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The Day You Were Leaving

by Madeline Defrees

the lock stuck on the attic door,
a bolt slipped into gear for the last
act, the forked dark under the rafters
closed on itself. I took to my bed,
ice pack heavy on lids as shot
driven through holes in the skull
or weight slung from crossed winter limbs.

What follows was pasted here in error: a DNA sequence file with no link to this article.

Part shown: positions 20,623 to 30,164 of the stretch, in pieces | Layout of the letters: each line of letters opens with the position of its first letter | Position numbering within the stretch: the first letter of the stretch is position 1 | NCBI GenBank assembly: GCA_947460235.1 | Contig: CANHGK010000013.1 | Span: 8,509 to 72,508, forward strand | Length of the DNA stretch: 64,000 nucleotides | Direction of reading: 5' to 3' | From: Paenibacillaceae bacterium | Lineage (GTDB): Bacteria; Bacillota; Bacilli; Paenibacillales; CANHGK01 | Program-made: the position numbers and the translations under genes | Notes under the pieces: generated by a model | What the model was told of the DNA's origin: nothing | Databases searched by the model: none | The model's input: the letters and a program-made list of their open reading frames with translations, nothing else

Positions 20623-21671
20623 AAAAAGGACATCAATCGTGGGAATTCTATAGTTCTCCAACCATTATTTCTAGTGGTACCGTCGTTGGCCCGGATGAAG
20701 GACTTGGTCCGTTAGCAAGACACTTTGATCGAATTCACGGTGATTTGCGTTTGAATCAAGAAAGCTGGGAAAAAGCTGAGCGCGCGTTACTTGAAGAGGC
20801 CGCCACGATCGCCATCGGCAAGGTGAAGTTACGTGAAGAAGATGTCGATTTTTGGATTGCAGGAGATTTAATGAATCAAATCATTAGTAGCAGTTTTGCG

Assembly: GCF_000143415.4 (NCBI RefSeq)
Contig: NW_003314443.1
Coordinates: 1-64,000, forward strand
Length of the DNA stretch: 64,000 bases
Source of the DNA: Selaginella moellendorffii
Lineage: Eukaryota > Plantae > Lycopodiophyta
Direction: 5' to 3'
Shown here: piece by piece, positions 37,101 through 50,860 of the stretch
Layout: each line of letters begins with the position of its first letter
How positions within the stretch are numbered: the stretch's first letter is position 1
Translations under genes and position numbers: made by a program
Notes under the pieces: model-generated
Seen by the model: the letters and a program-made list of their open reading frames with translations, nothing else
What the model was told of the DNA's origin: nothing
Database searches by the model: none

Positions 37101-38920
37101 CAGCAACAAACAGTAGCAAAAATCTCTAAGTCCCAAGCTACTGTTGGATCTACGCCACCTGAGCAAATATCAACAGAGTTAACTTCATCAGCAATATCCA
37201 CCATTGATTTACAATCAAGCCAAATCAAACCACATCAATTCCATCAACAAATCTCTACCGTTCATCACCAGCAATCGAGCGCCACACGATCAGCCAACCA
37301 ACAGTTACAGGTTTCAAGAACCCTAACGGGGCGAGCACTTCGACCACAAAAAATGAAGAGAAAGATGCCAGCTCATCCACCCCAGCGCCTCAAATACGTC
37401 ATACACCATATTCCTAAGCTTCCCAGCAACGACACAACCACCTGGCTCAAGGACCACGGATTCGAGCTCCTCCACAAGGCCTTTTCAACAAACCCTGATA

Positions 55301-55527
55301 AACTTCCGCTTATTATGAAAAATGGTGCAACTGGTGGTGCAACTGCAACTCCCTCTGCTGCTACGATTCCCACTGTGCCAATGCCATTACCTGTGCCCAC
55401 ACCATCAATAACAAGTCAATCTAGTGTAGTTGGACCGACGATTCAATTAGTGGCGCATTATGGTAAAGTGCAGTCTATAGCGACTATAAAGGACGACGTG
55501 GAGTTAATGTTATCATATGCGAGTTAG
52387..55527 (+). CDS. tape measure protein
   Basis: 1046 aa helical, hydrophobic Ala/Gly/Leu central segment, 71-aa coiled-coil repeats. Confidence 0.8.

Someone who put on my old voice from a drained
throat said lines you wanted to hear. Smoke
collapsed around hair that clung
to the brush. Ash drifted sill and floor
from trays left to please empty themselves, the days
and the night you were leaving.


A second collection of poems by Madeline Defrees is due in the spring by Brazilier. She will read at the New York Poetry Center in April. (Spring 1975)

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